The evolution of the mobile ad ecosystem is ushering in some new disguises.
I spoke recently with several practitioners about where mobile ads are heading.
“The customer experience [of mobile ads] is totally broken,” Joe Prusz, ad tech firm Rubicon Project’s head of mobile, told me, referring to both web and in-app ads.
He pointed to tiny banner ads that people can’t even read, a smorgasbord of different Android system versions that advertisers and publishers have to deal with, and data standards that “are not fully baked for targeting and retargeting” of users.
In light of those conditions — plus the expected increased use of ad blockers on iPhones — MassiveImpact CEO Sephi Shapira sees a “massive trend toward native ads.” His company offers a performance-based mobile ad platform.
Native ads offer the same viewing quality as the surrounding content, are served along with content or the app, and expand upon the web content or app experience that the user has chosen.
But Shapira’s vision of native ads goes far beyond those that today are embedded in news and other feeds or pages, and blend in with the surrounding style.
While native ads are traditionally supposed to offer some visual distinction that identifies them as ads, Shapira sees ad blocking as pushing ads in the other direction.
For mobile, he predicted, the move is toward “the end of clearly separated ads.” He compared it to the evolution from prescription glasses to contact lenses and then to laser eye surgery.
Even with user targeting, mobile ads — web ads in particular — are blunt instruments that, at best, follow you like a lost puppy for days after you entered that one search query or visited that one site.
Native ads are appealing to advertisers because, as Prusz notes, their clickthrough rates are two to five times greater than those of display ads. They often offer content that complements the surrounding editorial, so they expand on a user’s interest the way Google search ads do.
There’s also the expectation that mobile web ad blockers have a harder time blocking native ads, because they are served as part of an editorial feed. But some tests have shown that native ads can be blocked, so publishers and advertisers may soon be upping their arms race to serve in-content ads more like content.
To move mobile ads away from being annoyances, Shapira wants to see them evolve into their next role, that of functional assistants, serving answers to your specific questions.
“In five to seven years, ads will be so efficient and effective,” he told me, “you won’t be aware of them.” They will operate more like intelligent recommendations, he said. Or, possibly, some recommendation engines will essentially operate like curators of selected ads — which could raise their utility while risking lowered trust.
Shapira pointed to the app for the Uber car service, where you request a car and then one that meets your requirements is presented to you. “It’s [like] the ‘I feel lucky button’ on Google, every time,“ he said.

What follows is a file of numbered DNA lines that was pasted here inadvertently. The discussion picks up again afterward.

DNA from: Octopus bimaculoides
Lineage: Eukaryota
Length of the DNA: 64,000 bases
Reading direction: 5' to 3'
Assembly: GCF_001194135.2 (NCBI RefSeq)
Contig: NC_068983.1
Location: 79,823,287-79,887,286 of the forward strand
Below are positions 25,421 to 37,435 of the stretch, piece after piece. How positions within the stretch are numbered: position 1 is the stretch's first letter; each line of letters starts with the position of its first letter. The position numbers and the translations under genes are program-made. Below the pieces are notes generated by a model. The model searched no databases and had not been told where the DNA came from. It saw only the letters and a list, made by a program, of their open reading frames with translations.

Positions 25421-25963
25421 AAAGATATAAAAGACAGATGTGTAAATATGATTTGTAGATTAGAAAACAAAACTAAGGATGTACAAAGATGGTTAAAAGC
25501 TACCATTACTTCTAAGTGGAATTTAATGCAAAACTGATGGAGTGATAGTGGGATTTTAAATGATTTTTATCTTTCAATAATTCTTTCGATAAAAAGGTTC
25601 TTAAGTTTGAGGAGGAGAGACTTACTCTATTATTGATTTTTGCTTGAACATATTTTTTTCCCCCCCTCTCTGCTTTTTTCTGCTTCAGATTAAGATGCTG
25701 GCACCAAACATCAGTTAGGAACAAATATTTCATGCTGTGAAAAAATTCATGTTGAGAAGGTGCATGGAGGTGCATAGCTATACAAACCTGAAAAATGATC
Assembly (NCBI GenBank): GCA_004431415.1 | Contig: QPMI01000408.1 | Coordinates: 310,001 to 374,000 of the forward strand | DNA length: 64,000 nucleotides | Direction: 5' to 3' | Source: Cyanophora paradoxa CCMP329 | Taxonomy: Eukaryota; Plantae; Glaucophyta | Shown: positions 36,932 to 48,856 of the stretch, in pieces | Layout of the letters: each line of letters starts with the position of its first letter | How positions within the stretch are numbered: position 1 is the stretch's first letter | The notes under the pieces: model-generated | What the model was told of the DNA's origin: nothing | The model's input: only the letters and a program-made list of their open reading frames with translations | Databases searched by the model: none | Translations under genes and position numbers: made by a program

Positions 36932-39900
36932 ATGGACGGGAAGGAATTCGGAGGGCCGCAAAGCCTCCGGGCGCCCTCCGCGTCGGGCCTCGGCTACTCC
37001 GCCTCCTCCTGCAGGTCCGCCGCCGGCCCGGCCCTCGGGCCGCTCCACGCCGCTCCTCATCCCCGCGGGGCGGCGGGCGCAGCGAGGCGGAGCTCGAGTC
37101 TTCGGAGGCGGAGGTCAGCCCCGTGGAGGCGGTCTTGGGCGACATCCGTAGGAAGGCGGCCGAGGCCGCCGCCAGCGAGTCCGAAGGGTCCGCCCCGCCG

Arguably, this is the future of mobile ads. They will be tailored so specifically to your interests and will provide such a high level of utility, like Google search ads do, that you will welcome them as you would content that you seek out. The idea is that, even if your ad blocker could block them, you wouldn’t want it to — because they deliver the advertising equivalent of the right Uber driver.
“This is product placement gone wild,” Shapira said.
“Gone wild” is the correct descriptor here. If ads become so integrated into content that they vanish like eyeglasses have, the question is whether users will be able to trust anything they read or do online.
Usefulness is one thing. Self-interest disguised as usefulness is another. One result of ad blocking is that it is driving the adoption of disguises as the industry adapts to avoid blocking, as well as pushing ads toward utility, to make them more palatable.
Shapira acknowledged that this ad future will require a new kind of industry self-regulation, but the popularity of ad blocking has grown, in large part, because advertisers and publishers have little self-restraint. More likely, it will require the Federal Trade Commission to redefine appropriate advertising.
But a different kind of disguise can work against mobile advertisers. Brian Mandelbaum, founder and CEO of video ad platform Clearstream, described to me recently a kind of disguise that “is rarely talked about.”
“What we’ve seen pop up in the last few months,” he told me recently, “is the pervasiveness of device fraud.”
It’s a way for fraudsters to “command different rates” for mobile ads, he said, since an ad to an iPhone user might be considered of higher value than that same ad directed to a user of a Windows phone.
He said it exists even in the “good neighborhoods” populated by premium publishers, and estimated that this kind of device misrepresentation may be in the “mid to high single digits.”
One solution is a remote instrumentation that generates a kind of fingerprint of the device, returning info about screen size resolution, the device ID, the buffer rate, and other particulars that a fraudster may not imitate successfully.
But, Mandelbaum said, this approach is “complicated and not a silver bullet.” Which is not surprising. Disguised guests, whether bad guys or good ones, are not easy to get rid of once they’re part of the party.